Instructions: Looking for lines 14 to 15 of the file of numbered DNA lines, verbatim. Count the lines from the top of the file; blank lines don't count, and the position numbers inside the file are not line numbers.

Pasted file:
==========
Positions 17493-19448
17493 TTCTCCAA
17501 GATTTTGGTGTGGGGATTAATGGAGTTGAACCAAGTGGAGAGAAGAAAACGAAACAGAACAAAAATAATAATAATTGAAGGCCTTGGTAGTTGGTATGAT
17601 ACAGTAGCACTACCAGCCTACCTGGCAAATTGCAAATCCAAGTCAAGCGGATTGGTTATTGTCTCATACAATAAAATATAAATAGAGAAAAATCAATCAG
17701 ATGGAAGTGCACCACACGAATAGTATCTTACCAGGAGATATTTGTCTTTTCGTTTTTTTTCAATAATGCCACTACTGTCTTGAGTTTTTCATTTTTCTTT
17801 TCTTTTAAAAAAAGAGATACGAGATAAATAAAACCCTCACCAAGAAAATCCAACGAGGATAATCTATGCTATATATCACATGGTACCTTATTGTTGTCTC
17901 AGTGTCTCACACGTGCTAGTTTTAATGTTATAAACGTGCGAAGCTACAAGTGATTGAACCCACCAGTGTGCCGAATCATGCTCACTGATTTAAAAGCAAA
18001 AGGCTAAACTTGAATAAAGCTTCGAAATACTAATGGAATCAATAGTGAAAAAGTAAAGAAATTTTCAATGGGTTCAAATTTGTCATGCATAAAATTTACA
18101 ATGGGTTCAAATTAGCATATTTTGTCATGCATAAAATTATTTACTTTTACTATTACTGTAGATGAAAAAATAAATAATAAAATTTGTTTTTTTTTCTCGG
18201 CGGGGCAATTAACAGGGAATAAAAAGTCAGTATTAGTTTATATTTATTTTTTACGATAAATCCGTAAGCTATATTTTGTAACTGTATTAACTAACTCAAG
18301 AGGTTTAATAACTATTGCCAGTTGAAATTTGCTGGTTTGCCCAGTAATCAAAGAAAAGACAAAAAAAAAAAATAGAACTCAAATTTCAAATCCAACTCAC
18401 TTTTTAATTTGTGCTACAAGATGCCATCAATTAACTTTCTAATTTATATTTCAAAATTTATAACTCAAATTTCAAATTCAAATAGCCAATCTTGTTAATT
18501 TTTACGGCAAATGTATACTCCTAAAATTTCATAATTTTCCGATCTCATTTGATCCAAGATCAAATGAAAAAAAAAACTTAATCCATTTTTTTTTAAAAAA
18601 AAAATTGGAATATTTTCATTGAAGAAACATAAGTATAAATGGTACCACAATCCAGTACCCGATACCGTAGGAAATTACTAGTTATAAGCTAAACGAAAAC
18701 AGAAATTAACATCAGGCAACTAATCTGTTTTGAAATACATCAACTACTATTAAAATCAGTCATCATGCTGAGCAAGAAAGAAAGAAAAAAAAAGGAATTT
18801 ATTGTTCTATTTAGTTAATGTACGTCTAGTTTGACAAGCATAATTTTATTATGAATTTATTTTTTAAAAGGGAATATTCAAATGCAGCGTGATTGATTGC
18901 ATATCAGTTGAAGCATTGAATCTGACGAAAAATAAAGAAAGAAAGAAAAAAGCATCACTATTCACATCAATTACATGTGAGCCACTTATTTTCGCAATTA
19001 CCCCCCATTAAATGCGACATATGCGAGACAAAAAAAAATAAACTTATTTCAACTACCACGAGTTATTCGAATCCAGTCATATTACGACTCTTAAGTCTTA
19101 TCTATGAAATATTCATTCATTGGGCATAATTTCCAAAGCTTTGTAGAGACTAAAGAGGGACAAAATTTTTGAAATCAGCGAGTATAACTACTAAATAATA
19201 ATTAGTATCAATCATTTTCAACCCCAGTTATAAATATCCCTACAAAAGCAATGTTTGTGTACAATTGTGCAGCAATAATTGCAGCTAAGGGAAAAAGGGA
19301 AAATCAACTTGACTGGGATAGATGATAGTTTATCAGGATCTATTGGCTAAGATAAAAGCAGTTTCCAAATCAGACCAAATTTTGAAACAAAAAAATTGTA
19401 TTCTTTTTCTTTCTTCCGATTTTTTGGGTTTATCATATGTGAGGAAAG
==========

18601 AAAATTGGAATATTTTCATTGAAGAAACATAAGTATAAATGGTACCACAATCCAGTACCCGATACCGTAGGAAATTACTAGTTATAAGCTAAACGAAAAC
18701 AGAAATTAACATCAGGCAACTAATCTGTTTTGAAATACATCAACTACTATTAAAATCAGTCATCATGCTGAGCAAGAAAGAAAGAAAAAAAAAGGAATTT